Chicago's hope relies on Rex
Published: Sunday, January 21, 2007 at 6:01 a.m.
Last Modified: Sunday, January 21, 2007 at 12:00 a.m.
CHICAGO — The Saints can do no wrong, and Bears quarterback Rex Grossman can't catch a break. Today, they come together, sort of like the Road Runner meeting Charlie Brown with the Super Bowl on the line.
"The Saints are the feel-good story and all of that," Grossman said. "They deserve a lot of attention right now."
On the other hand, Grossman (University of Florida) seemed relieved that Friday's news conference was the last time he would be talking to reporters before today's NFC Championship Game at Soldier Field.
To say Grossman has been much maligned by the media and fans this season is an understatement. Asked if he thought the criticism was fair, Grossman said, "No. In some cases, yes. In some cases no. I'd like to ..."
At that point, Grossman, the quarterback with the 14-3 record this season, let out a huff before continuing "... I'd like to just not talk about that, to tell you the truth."
Grossman's seven games with a passer rating of 100 or better tied Peyton Manning for second in the league this season. But his five games below 40 was a league high that included a 0.0 in the regular-season finale.
In last week's 27-24 victory over Seattle, Grossman had the second-highest passer rating (76.9) among the four winning quarterbacks in the divisional playoff games. His regular-season rating of 73.9 ranked 24th and makes him the lowest-rated quarterback to reach a conference championship game since Detroit's Erik Kramer (71.8) in 1991.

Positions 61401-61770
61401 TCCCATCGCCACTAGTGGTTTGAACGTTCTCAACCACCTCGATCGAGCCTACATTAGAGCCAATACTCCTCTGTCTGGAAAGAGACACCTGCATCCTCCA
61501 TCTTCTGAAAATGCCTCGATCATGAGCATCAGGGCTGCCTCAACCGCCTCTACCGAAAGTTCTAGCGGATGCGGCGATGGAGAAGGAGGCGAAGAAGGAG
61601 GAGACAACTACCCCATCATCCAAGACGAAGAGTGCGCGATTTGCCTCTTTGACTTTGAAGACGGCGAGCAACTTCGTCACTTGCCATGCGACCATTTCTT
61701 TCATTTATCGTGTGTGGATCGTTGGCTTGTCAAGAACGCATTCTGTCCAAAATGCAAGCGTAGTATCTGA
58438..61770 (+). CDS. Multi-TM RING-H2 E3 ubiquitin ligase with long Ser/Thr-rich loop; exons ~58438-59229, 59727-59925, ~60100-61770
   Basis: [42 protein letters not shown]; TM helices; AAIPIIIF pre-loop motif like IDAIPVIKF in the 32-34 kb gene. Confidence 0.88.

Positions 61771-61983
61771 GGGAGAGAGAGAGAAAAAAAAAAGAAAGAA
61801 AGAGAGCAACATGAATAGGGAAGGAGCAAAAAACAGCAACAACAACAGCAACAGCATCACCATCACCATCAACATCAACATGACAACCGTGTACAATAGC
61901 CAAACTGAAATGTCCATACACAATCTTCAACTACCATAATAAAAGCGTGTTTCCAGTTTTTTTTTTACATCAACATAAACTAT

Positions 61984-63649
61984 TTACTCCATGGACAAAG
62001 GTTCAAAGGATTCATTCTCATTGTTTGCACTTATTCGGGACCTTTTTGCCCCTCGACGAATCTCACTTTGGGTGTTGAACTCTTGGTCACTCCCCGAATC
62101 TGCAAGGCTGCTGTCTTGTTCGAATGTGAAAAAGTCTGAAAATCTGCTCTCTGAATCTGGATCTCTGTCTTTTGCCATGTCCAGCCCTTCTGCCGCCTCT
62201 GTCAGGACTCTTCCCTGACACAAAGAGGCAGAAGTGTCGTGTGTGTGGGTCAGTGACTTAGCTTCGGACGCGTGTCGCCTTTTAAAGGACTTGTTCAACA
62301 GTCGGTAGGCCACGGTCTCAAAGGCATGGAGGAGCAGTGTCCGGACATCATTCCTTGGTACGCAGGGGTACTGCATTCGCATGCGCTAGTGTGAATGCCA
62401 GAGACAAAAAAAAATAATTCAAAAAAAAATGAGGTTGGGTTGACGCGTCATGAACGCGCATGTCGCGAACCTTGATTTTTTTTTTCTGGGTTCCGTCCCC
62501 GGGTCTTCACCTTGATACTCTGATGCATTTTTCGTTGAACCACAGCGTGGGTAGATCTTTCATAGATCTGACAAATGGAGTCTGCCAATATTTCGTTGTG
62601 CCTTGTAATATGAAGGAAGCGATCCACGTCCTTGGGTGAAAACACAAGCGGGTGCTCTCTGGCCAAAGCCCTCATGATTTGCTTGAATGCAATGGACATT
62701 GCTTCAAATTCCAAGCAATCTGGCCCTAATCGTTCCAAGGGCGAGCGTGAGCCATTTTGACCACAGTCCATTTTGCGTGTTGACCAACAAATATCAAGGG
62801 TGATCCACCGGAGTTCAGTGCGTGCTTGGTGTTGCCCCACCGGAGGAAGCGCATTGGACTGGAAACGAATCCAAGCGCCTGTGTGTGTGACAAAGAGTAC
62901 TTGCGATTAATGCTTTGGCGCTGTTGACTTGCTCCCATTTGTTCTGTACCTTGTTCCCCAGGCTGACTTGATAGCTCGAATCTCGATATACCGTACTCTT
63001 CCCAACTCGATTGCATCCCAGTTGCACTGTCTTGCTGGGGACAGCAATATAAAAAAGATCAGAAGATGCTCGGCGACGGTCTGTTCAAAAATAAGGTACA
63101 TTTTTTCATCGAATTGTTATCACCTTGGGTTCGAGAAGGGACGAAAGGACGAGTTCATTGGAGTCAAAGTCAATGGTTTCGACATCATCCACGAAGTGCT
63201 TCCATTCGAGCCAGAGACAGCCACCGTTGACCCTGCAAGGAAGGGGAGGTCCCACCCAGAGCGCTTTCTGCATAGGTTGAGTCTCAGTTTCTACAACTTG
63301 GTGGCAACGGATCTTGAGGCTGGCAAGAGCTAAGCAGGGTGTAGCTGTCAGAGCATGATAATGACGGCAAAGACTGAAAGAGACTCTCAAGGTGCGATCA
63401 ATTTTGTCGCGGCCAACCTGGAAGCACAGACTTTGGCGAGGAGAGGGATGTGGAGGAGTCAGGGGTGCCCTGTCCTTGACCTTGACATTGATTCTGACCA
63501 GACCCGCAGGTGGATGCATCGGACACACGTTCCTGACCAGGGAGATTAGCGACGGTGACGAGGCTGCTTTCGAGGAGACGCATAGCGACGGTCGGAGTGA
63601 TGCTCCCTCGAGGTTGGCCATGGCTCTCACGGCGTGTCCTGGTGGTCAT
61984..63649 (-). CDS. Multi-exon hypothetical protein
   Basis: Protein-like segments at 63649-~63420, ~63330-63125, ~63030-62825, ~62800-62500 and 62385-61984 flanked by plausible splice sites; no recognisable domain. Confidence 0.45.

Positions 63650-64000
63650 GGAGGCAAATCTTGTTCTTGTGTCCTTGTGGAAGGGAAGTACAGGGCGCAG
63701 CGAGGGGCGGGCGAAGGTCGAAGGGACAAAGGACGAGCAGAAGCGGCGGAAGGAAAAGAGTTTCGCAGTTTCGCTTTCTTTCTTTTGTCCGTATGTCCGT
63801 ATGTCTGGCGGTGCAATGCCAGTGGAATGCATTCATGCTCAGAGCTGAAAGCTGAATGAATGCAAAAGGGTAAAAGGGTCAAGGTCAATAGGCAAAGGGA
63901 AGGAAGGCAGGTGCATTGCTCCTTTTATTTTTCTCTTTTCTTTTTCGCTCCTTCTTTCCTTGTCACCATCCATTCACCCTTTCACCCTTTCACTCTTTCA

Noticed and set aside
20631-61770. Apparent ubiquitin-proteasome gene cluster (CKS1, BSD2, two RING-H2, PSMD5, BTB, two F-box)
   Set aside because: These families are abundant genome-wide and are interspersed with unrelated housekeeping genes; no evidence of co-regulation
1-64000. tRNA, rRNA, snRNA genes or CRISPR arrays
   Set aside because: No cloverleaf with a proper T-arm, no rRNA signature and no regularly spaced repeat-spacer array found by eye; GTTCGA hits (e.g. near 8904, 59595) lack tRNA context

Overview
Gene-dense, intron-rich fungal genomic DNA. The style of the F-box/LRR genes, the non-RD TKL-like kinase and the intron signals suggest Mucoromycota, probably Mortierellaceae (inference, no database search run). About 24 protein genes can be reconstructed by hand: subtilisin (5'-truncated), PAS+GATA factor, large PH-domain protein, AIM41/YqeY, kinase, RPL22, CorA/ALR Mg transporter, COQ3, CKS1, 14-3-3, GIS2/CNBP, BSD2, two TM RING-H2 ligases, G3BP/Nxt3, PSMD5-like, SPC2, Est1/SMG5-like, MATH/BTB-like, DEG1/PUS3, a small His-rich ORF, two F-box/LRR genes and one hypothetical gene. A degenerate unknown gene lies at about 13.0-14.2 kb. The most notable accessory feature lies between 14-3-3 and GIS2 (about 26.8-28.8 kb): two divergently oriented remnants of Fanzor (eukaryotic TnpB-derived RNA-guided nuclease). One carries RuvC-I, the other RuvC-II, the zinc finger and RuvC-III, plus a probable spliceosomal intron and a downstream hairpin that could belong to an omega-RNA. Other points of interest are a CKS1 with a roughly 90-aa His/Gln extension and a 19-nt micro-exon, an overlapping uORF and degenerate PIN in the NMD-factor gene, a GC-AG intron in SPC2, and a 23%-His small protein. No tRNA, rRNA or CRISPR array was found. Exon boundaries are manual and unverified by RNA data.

None of that means a thing to Bears coach Lovie Smith, who has steadfastly defended Grossman every step of the way this season.
"I've never seen a player go through as much criticism as Rex Grossman has had to go through this year," Smith said. "He's led us to 14 wins. He's outstanding off the field. He does everything anyone wants him to do. I think it's been documented that I like him leading our team, and I have all the confidence in the world that he can get the job done."
Meanwhile, in New Orleans, Saints general manager Mickey Loomis recently collected NFL Executive of the Year awards from the Pro Football Writers Association and Pro Football Weekly. He was the slam-dunk choice.
After all, he hired NFL Coach of the Year Sean Payton, the former Cowboys assistant who wasn't exactly the hottest coaching prospect last offseason; gambled $10 million in bonus money that NFL passing leader Drew Brees would come back from surgery on his throwing shoulder; drafted Reggie Bush No. 2 overall when the Texans allowed him to drop; and found the undisputed steal of the draft in Hofstra receiver Marques Colston three picks from the end of the draft.
"It's pretty interesting how we've all been brought together here," Brees said Friday. "I was thinking I'd still be with the Chargers, (running back) Deuce McAllister was coming off the knee injury. Marques probably didn't think he'd even be playing football.
"But I guess to put a group of guys like this together, maybe thanks goes to the man upstairs. Maybe it's all destiny."
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